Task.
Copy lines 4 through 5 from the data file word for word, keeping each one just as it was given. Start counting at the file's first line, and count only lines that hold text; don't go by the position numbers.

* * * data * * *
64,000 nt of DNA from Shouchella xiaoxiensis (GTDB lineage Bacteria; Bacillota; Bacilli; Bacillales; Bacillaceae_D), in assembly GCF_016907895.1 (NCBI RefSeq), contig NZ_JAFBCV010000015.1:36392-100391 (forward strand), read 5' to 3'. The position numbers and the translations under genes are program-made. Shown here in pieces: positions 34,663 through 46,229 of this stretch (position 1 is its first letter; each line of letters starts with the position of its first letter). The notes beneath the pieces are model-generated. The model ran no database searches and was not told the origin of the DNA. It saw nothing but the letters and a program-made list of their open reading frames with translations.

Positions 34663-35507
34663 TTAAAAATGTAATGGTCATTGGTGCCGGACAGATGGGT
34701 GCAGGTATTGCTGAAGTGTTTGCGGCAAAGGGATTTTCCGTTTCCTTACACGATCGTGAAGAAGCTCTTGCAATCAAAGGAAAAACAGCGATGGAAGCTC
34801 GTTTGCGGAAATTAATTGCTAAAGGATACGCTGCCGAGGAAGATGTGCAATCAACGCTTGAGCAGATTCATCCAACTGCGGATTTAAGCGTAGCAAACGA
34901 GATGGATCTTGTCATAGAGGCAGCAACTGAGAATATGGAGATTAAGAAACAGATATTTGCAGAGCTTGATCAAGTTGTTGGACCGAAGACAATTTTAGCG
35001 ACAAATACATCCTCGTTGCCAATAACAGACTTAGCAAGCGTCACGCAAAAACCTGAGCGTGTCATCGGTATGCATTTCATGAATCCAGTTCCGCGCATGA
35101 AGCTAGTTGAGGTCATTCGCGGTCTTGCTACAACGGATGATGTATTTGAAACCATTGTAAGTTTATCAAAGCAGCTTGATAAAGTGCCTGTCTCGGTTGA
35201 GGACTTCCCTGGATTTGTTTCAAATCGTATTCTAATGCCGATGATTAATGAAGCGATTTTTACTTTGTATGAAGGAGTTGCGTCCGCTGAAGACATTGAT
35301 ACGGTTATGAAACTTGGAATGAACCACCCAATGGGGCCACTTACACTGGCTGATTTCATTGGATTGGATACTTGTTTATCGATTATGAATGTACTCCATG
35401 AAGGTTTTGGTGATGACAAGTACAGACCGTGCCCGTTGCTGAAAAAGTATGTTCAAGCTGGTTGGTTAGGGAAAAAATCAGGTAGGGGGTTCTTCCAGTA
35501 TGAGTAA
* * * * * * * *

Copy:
34701 GCAGGTATTGCTGAAGTGTTTGCGGCAAAGGGATTTTCCGTTTCCTTACACGATCGTGAAGAAGCTCTTGCAATCAAAGGAAAAACAGCGATGGAAGCTC
34801 GTTTGCGGAAATTAATTGCTAAAGGATACGCTGCCGAGGAAGATGTGCAATCAACGCTTGAGCAGATTCATCCAACTGCGGATTTAAGCGTAGCAAACGA